The luminosity evolution of the SDSS galaxies was estimated in Blanton et al. (2003), who basically assumed that the luminosity function of galaxies is constant with distance. In practice, the luminosity evolution is different for various types of galaxies. For simplicity, Blanton et al. (2003) assumed that the luminosity evolution for the SDSS main sample galaxies (a relatively nearby region) can be described using the equation ecor = Qz, where Q is some constant and z is the redshift (Eq. (1) shows how the correction is applied). Blanton et al. (2003) estimated the constant for the r-filter to be −1.62. The estimate of this constant is based on the early-data release of the SDSS.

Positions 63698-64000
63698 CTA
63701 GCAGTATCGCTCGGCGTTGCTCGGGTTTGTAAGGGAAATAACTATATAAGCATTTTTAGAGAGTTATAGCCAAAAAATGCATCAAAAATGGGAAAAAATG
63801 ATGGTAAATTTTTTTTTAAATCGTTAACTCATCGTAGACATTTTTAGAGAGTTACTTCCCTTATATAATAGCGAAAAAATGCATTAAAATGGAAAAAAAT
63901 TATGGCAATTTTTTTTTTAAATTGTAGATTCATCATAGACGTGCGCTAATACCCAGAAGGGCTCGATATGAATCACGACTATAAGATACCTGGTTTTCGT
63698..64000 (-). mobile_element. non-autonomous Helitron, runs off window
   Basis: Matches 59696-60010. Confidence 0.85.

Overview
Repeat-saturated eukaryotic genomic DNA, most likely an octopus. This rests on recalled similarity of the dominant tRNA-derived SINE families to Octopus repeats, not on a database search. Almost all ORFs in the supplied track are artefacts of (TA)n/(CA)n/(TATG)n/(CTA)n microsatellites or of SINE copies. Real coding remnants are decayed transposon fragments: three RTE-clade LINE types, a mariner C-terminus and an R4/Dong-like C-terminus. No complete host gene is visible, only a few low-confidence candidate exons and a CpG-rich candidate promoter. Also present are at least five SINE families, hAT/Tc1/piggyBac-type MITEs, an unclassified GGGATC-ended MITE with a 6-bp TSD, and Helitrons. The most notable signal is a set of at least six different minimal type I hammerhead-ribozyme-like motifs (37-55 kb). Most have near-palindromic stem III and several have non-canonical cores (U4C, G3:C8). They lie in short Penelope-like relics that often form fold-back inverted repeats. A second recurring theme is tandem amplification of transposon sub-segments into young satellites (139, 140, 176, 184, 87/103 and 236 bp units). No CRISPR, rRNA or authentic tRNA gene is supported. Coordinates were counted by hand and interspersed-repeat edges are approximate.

Below, we used the same simple approach and re-estimated the luminosity evolution of galaxies from the most recent dataset, SDSS DR10. To estimate the luminosity evolution, we calculated the luminosity function in eight distance intervals centred at 125, 175, 225, 275, 325, 375, 425, and 475 h-1 Mpc: the distance regions are ± 75 h-1 Mpc. By changing the luminosity evolution parameter Q, we found the value that produces most similar luminosity functions at different distance intervals. For that we calculated the sum of the relative differences between the luminosity function in one distance interval and the luminosity function measured using all galaxies. Figure B.1 shows the luminosity function for the r filter for two cases. The upper set of lines shows the luminosity function without the evolution correction, the lower set of lines shows the luminosity functions in various distance intervals with evolution corrections. After the correction, the luminosity functions in various distance intervals are roughly the same. Our estimated evolution corrections for the r-filter is −1.10, which is slightly smaller than given by Blanton et al. (2003).